Conclusions
Weight-loss did not improve the sum of tibiofemoral BML size scores or the maximum tibiofemoral BML score, suggesting that BMLs do not respond to a rapidly decreased body weight. The missing relationship between clinical symptoms and BMLs calls for further investigation.
doi:10.1186/1471-2474-14-106
PMCID: PMC3618315  PMID: 23522337
MRI; Knee osteoarthritis; Bone marrow lesions; Weight-loss; Obesity
18.  Development of a Danish Language Version of the Manchester Foot Pain and Disability Index: Reproducibility and Construct Validity Testing 
Pain Research and Treatment  2013;2013:284903.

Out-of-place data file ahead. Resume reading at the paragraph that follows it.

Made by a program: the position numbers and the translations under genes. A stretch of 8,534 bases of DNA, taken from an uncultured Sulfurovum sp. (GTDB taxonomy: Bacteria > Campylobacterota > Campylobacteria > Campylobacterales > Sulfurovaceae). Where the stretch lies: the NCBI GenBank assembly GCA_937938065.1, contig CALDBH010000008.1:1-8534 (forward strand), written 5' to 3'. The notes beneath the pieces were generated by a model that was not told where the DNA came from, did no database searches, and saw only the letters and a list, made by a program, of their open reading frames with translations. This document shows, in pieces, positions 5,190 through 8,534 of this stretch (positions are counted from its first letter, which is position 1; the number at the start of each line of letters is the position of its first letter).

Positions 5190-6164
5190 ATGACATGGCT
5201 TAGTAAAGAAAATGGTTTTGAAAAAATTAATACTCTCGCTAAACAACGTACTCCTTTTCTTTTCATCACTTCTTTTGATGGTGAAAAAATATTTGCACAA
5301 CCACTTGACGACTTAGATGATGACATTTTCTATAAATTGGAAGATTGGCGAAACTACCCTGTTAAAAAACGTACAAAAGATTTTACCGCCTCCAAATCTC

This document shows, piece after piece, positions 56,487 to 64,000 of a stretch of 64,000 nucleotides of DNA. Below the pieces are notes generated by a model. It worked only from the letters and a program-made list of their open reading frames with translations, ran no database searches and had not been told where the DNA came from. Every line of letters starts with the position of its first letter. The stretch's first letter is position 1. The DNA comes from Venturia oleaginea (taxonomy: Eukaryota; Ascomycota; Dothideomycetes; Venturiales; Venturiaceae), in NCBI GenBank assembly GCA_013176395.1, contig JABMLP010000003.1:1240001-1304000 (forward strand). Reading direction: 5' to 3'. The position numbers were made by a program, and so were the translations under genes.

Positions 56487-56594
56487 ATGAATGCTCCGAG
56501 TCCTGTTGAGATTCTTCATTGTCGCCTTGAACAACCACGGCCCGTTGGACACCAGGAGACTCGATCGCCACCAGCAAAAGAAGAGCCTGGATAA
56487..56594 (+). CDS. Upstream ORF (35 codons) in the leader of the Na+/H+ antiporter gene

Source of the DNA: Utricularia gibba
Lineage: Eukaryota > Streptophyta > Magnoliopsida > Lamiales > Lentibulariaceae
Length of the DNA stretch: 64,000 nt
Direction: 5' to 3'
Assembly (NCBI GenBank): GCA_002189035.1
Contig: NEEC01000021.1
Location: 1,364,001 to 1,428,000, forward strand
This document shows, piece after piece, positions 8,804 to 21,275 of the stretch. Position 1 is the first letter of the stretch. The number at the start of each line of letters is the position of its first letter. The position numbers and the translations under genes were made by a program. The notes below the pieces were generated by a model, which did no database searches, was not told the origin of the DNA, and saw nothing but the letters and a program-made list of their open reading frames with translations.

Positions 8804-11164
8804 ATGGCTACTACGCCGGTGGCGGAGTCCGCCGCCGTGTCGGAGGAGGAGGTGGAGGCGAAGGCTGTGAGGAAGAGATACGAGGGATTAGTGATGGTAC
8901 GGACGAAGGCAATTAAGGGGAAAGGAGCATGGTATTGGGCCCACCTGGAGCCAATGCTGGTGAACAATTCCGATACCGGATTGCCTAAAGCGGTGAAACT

Introduction. The Manchester Foot Pain and Disability Index (MFPDI) is a 19-item questionnaire for the assessment of disability caused by foot pain. The aim was to develop a Danish language version of the MFPDI (MFPDI-DK) and evaluate its reproducibility and construct validity. Methods. A Danish version was created, following a forward-backward translation procedure. A sample of 84 adult patients with foot pain was recruited. Participants completed two copies of the MFPDI-DK within a 24- to 48-hour interval, along with the Medical Outcomes Study Short Form 36 (SF-36), and a pain Visual Analog Scale (VAS). Reproducibility was assessed using the intraclass correlation coefficient (ICC) and 95% limits of agreement (Bland-Altman plot). Construct validity was evaluated with Pearson's Rho, using a priori hypothesized correlations with SF-36 subscales and VASmean. Results. The MFPDI-DK showed very good reliability with an ICC of 0.92 (0.88–0.95). The 95% limits of agreement ranged from −6.03 to 6.03 points. Construct validity was supported by moderate to very strong correlations with the SF-36 physical subscales and VASmean. Conclusion. The MFPDI-DK appears to be a valid and reproducible instrument in evaluating foot-pain-related disability in Danish adult patients in cross-sectional samples. Further research is needed to test the responsiveness of the MFPDI-DK.